October 23, 2023
After years under development, Microsoft is inching closer to rolling out a technology that stores data onto glass plates the size of a drinks coaster as a way to make its data centers more sustainable.
Microsoft Research and Microsoft Azure, its cloud division, are partnering on Project Silica, which aims to transition to glass data storage from magnetic storage. Using glass could allow Microsoft to store data for potentially thousands of years, compared to traditional magnetic storage such as a hard disk or tape, which has a limited lifespan of anywhere between five to 10 years. That means the data has to be copied over to new storage and so on. Microsoft said this is not good for the planet, given the amount of data that is being produced daily.
Glass is much more sustainable since it lasts a lot longer. Each glass plate can hold several terabytes of data, enough space to store 1.75 million songs or 13 years worth of music. Once written, the data inside the glass is impossible to change. The glass plates can even withstand fire.
Azure owns many data centers for its cloud computing business and could benefit from data stored in glass. Data stored in glass require a fraction of the space now used for magnetic storage, the company said.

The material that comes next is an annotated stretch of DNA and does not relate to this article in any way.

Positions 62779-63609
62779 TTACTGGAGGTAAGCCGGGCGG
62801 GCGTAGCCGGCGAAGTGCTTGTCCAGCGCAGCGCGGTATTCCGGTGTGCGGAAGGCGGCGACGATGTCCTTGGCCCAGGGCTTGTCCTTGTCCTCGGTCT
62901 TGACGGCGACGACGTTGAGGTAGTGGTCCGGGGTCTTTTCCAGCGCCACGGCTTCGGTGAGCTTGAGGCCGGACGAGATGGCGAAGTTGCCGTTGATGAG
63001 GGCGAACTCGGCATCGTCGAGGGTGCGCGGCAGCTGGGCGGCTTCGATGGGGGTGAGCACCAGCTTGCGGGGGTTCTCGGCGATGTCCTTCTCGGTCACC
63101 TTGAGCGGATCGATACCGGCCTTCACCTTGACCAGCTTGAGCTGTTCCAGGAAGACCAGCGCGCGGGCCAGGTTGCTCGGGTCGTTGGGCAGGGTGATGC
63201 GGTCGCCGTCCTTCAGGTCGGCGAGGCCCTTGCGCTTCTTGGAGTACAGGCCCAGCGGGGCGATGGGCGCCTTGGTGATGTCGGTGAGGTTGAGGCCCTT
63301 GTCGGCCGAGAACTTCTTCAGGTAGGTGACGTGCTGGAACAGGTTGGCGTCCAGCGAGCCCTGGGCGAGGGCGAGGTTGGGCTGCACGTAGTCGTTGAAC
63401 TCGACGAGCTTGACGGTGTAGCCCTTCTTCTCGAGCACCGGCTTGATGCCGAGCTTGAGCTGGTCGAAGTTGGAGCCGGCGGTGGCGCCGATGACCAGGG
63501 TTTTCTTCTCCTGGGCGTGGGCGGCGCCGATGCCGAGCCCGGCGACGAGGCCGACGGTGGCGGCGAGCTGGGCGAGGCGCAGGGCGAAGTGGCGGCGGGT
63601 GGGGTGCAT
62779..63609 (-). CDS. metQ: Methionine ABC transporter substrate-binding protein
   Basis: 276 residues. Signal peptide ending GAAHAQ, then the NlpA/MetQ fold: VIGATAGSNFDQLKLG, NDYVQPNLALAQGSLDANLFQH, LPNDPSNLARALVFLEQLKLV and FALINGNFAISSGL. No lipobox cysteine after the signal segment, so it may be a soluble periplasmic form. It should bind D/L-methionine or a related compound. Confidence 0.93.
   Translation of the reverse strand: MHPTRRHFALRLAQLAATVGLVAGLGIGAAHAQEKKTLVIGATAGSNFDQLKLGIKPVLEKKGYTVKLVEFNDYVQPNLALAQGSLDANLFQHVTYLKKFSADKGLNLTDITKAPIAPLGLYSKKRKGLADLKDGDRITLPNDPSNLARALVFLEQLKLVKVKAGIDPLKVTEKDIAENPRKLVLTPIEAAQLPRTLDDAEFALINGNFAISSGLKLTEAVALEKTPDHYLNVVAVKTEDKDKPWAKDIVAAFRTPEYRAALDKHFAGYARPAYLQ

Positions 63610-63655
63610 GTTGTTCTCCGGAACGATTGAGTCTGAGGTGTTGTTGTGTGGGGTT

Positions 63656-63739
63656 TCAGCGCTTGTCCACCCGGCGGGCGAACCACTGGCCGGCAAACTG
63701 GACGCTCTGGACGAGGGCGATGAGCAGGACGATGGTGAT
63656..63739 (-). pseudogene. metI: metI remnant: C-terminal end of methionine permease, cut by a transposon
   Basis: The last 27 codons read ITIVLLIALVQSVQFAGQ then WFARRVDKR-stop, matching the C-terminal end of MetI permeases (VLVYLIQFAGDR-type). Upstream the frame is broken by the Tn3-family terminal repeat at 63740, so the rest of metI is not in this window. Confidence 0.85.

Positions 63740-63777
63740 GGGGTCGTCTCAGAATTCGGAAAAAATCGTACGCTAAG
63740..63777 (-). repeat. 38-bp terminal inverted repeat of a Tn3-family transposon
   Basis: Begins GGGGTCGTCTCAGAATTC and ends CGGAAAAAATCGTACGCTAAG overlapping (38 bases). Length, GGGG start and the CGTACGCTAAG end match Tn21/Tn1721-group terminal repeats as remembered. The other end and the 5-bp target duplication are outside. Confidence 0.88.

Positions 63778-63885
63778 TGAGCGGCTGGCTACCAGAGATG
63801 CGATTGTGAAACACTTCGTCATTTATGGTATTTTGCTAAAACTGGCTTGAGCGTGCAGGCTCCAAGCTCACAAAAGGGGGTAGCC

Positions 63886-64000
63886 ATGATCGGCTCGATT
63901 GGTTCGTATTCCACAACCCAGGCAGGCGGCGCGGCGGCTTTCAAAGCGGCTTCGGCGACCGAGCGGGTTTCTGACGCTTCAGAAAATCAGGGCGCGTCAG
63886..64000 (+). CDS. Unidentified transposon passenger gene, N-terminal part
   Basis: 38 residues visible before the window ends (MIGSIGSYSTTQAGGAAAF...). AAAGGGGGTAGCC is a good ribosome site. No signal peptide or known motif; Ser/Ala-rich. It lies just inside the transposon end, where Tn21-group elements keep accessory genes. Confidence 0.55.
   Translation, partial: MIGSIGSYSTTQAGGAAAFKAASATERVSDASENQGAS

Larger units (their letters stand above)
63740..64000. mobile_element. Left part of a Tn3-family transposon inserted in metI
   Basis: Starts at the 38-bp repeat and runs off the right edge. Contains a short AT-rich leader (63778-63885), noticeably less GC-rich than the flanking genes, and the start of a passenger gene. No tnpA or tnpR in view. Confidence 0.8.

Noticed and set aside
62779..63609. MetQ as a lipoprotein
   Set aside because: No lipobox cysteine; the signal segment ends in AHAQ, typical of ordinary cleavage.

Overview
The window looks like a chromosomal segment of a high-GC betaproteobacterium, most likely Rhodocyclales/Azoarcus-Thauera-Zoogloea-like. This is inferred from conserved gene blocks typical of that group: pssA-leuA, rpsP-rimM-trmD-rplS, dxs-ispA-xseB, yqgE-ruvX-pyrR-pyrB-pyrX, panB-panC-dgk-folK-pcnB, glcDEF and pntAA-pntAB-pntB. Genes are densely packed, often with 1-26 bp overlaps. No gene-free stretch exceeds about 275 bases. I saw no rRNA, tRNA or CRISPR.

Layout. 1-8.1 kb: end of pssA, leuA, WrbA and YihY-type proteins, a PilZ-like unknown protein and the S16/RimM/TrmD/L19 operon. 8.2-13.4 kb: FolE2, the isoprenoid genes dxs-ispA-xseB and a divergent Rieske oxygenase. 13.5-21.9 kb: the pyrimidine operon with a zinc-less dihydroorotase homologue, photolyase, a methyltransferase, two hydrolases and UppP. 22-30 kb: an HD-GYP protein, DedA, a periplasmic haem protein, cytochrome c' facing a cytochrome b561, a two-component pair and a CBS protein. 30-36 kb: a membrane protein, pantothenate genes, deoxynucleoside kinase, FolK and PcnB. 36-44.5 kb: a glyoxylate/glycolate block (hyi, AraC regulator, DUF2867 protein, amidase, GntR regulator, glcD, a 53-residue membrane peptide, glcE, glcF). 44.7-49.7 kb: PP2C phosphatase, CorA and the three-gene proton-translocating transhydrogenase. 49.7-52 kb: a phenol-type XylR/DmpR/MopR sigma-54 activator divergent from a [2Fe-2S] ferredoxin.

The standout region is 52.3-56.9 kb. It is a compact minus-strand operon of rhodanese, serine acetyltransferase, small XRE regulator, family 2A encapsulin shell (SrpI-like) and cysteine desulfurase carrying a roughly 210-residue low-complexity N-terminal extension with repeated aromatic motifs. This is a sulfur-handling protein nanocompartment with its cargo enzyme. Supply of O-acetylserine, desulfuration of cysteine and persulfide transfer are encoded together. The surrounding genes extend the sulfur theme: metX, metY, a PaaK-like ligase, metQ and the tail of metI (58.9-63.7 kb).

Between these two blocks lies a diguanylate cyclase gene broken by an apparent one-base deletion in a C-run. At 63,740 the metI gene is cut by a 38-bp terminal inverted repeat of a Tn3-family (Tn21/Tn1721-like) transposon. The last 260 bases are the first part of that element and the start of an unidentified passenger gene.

While glass storage is not yet ready to be rolled out, it is a promising sustainable solution since it is durable and cost-effective, according to Microsoft. The initial embedding onto glass is the most expensive part of the process. Afterwards, ongoing maintenance costs are "minimal," the company said. The glass storage is kept in a library that does need any electricity. Robots climb the shelves to retrieve the glass storage when needed.
How Does it Work?
“Data is stored in glass via a four-step process: writing with an ultrafast femtosecond laser, reading through a computer-controlled microscope, decoding, and finally, storing in a library," said Richard Black, research director of Project Silica, in a blog post.
Initially, Microsoft found glass storage processes inefficient due to issues with laser writing. But having refined the process, the company is now able to store several terabytes in a single glass plate that could last 10,000 years. Each plate could store around 3,500 movies or play enough movies non-stop for over half a year without repeating.
Using glass for storage is not a novel concept. It dates back to the 19th century when photo negatives were stored on glass plates, according to the company. Glass plates were less likely to bend compared to film. However, the practice of using glass to store photo negatives disappeared in the early 20th century as less fragile methods of storage were increasingly adopted.
This article first appeared on IoT World Today's sister site, AI Business.
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